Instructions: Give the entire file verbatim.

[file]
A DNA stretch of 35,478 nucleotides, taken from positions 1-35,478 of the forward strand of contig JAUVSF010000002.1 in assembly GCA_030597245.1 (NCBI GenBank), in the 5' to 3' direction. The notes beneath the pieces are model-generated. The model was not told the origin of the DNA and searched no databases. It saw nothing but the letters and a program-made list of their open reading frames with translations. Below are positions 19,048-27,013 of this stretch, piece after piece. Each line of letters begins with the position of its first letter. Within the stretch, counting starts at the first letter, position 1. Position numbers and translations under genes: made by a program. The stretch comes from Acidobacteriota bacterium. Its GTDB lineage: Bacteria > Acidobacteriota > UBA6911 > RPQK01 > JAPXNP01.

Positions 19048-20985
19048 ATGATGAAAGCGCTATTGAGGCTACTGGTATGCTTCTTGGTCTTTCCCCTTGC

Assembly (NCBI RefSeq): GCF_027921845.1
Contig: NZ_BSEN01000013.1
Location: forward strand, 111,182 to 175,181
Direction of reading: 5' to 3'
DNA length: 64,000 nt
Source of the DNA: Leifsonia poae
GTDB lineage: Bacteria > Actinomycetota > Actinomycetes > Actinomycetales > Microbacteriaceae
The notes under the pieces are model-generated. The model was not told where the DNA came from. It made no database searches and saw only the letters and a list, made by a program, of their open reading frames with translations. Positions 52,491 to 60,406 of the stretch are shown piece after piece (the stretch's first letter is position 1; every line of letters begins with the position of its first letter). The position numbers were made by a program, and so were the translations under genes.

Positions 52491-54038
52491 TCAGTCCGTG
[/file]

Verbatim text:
A DNA stretch of 35,478 nucleotides, taken from positions 1-35,478 of the forward strand of contig JAUVSF010000002.1 in assembly GCA_030597245.1 (NCBI GenBank), in the 5' to 3' direction. The notes beneath the pieces are model-generated. The model was not told the origin of the DNA and searched no databases. It saw nothing but the letters and a program-made list of their open reading frames with translations. Below are positions 19,048-27,013 of this stretch, piece after piece. Each line of letters begins with the position of its first letter. Within the stretch, counting starts at the first letter, position 1. Position numbers and translations under genes: made by a program. The stretch comes from Acidobacteriota bacterium. Its GTDB lineage: Bacteria > Acidobacteriota > UBA6911 > RPQK01 > JAPXNP01.

Positions 19048-20985
19048 ATGATGAAAGCGCTATTGAGGCTACTGGTATGCTTCTTGGTCTTTCCCCTTGC

Assembly (NCBI RefSeq): GCF_027921845.1
Contig: NZ_BSEN01000013.1
Location: forward strand, 111,182 to 175,181
Direction of reading: 5' to 3'
DNA length: 64,000 nt
Source of the DNA: Leifsonia poae
GTDB lineage: Bacteria > Actinomycetota > Actinomycetes > Actinomycetales > Microbacteriaceae
The notes under the pieces are model-generated. The model was not told where the DNA came from. It made no database searches and saw only the letters and a list, made by a program, of their open reading frames with translations. Positions 52,491 to 60,406 of the stretch are shown piece after piece (the stretch's first letter is position 1; every line of letters begins with the position of its first letter). The position numbers were made by a program, and so were the translations under genes.

Positions 52491-54038
52491 TCAGTCCGTG